Kessler-Harris, Alice
January 2000
Columbia Companion to the Twentieth-Century American Short Story;2000, p600
This article focuses on Anzia Yezierska, a Jewish immigrant to America who grew up to become a writer. As a child of perhaps eight or nine, Yezierska joined the throng of Jewish emigrants fleeing religious persecution in Eastern Europe. With her family, she arrived in New York probably around 1890. The difficult early years, the smells and sounds of the Lower East Side where she lived, poverty and its lasting effects on family relationships and friendships--these became the enduring topics of Yezierska's work.


Related Articles

  • Class Words. Kraut, Ruth; stabin, tova // Bridges: A Jewish Feminist Journal;Spring2011, Vol. 16 Issue 1, p91 

    The article presents a conversation between two Jewish women editors about the initial challenges to dealing with class issues. It explains the impact of Judaism on the lives of people who were born Jewish but do not do anything culturally or religiously Jewish when they reach the age of 18. It...

  • Straddling Worlds, Bringing Your Whole Self. Morales, Aurora Levins; Randall, Margaret // Bridges: A Jewish Feminist Journal;Spring2011, Vol. 16 Issue 1, p44 

    The article presents a conversation between two Jewish women authors about the hope and frustration brought by their chosen careers as feminists and writers. It details how the authors dealt with their own political and personal relationships. It relates their experience in growing up in an...

  • Enemies. Lipstadt, Helena; Markowitz, Laura // Bridges: A Jewish Feminist Journal;Spring2011, Vol. 16 Issue 1, p234 

    The article presents a conversation between two Jewish women writers on how their thinking has changed over the last twenty-plus years. It recalls the first Shabbas spent together by the writers in a stone house. It emphasizes the need for Jews to remind themselves that human kindness is also a...

  • Assessing G.C. Tongbra's Taj Mahal. Sebastian, A. J. // Labyrinth: An International Refereed Journal of Postmodern Studi;Oct2012, Vol. 3 Issue 4, p116 

    G.C. Tongbra's Taj Mahal is a study in human relationships between Ranimamta and her two lovers Yadav and Rajmohan. The play probes into the life of slum dwellers who live a state of constant migration and utter poverty. Poverty denies man his fundamental human needs for food, shelter and...

  • WOMEN AND JEWISH LITERATURE. Jelen, Sheila E. // Nashim: A Journal of Jewish Women's Studies & Gender Issues;Oct2008, Issue 16, p153 

    This essay explores the genesis of "Women and Jewish Literature," a course I developed at the University of Maryland. The course emphasizes the interconnectedness of reading and writing, particularly within a feminist Jewish literary context, and introduces the particular ramifications for...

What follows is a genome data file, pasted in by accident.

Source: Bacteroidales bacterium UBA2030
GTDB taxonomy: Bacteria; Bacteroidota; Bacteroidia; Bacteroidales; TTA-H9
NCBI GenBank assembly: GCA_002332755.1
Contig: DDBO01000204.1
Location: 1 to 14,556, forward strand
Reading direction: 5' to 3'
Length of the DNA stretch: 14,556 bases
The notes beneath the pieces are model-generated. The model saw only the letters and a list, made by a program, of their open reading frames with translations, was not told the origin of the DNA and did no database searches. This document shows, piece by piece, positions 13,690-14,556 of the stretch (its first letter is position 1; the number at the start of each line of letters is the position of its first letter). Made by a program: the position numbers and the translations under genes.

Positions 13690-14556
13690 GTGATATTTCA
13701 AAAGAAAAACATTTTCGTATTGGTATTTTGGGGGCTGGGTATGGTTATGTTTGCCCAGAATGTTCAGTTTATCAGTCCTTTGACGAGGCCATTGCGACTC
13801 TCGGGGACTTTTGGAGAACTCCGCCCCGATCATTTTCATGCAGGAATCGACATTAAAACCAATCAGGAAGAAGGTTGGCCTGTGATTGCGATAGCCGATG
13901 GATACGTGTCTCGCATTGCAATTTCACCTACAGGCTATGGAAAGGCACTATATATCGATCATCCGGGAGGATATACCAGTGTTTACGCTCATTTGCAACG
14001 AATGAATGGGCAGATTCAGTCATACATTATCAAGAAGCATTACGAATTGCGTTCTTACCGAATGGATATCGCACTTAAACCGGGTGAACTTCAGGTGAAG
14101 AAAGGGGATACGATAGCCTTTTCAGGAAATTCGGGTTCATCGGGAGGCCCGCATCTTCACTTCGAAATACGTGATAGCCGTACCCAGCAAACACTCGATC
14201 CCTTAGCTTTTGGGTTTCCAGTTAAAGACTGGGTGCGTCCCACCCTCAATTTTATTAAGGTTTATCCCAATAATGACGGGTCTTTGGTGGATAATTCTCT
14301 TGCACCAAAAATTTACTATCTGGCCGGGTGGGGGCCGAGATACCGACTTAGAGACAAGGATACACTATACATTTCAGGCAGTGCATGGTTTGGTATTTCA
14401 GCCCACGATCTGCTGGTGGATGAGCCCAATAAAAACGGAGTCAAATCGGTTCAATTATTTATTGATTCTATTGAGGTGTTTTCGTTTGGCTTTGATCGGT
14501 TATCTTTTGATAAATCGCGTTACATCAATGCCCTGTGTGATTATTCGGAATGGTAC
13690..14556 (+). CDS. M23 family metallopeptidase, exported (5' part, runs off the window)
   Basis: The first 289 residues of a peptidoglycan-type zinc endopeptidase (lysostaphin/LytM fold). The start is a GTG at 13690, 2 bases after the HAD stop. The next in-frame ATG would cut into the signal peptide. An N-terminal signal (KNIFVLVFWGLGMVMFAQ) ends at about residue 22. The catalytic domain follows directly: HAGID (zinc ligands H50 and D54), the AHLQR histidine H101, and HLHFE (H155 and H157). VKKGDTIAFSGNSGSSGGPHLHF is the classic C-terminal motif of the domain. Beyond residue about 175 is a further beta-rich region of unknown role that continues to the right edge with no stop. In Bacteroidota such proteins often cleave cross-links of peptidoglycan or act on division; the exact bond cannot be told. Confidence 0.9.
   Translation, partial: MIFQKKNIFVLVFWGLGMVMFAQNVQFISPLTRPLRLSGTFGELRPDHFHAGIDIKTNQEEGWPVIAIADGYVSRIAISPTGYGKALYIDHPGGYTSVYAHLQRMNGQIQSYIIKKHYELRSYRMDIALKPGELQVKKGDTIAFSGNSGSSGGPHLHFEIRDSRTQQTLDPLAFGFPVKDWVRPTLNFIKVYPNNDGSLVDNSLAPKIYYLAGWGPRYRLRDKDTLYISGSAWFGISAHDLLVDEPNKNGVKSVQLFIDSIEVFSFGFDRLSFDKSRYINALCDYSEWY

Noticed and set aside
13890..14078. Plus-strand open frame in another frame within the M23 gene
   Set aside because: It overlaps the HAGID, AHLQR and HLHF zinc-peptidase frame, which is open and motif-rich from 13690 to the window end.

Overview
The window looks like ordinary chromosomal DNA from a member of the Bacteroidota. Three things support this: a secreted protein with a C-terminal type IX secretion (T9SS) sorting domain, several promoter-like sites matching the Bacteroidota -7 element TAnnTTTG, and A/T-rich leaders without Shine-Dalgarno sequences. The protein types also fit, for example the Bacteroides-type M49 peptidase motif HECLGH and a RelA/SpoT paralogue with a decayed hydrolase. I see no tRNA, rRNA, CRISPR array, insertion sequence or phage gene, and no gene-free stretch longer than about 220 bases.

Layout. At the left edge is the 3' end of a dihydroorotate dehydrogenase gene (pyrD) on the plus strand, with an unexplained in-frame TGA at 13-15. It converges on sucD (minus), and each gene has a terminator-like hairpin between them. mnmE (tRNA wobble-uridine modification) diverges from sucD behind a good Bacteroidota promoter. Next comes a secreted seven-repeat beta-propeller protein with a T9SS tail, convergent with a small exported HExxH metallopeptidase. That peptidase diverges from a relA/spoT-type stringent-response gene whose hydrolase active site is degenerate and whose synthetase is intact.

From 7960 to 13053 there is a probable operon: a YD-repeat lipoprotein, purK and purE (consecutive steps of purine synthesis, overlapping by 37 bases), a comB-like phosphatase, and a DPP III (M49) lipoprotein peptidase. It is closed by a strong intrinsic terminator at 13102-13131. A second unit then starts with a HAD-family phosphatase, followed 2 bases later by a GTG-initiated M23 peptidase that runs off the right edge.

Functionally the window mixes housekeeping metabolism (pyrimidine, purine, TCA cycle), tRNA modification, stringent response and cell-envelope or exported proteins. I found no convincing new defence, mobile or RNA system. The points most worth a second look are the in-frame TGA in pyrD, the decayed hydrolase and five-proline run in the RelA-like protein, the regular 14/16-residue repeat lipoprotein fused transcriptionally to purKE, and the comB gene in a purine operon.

• Social Problems of the Development of Kalmykia.  // Sociological Research;Jul/Aug2006, Vol. 45 Issue 4, p73 

    The article offers a look at the social and economic conditions of the population of the Republic of Kalmykia. Examined in the article is the number of people employed in the national economy, livestock farming, property ownership, per capita monetary income, social welfare, material condition,...

  • I. Between Two Worlds: Changing Images of Immigrant Women: Translating Immigrant Women. Burstein, Janet // Talking Back: Images of Jewish Women in American Popular Culture;1998, p13 

    Chapter 1 of the book "Talking Back: Images of Jewish Women in American Popular Culture," edited by Joyce Antler is presented. This chapter focuses on Jewish women immigrants in the U.S. It is said that the change in the circumstances in the lives of Jewish women immigrants shaped the...

  • 'Going Home' or 'Leaving Home?' The Impact of Person and Place Ties on Anticipated Counterstream Migration. Stoller, Eleanor Palo; Longino Jr., Charles F. // Gerontologist;Feb2001, Vol. 41 Issue 1, p96 

    Presents information on a study which explored the probability of anticipated return migration in retirees. Data collection techniques; Two types of community ties considered by retirees for returning home; Factors that pushed people toward counterstream migration.

  • Migrants and the meaning of parenthood: involuntary childless Turkish migrants in The Netherlands. F.B. van Rooij // Human Reproduction;Jul2006, Vol. 21 Issue 7, p1832 

    BACKGROUND: Parenthood motives of infertile Turkish migrant men and women in The Netherlands are compared with those of infertile Dutch men and women. Additionally, the question of whether the importance of various parenthood motives of Turkish migrants are related to the degree of adaptation to...


Read the Article


Sorry, but this item is not currently available from your library.

Try another library?
Sign out of this library

Other Topics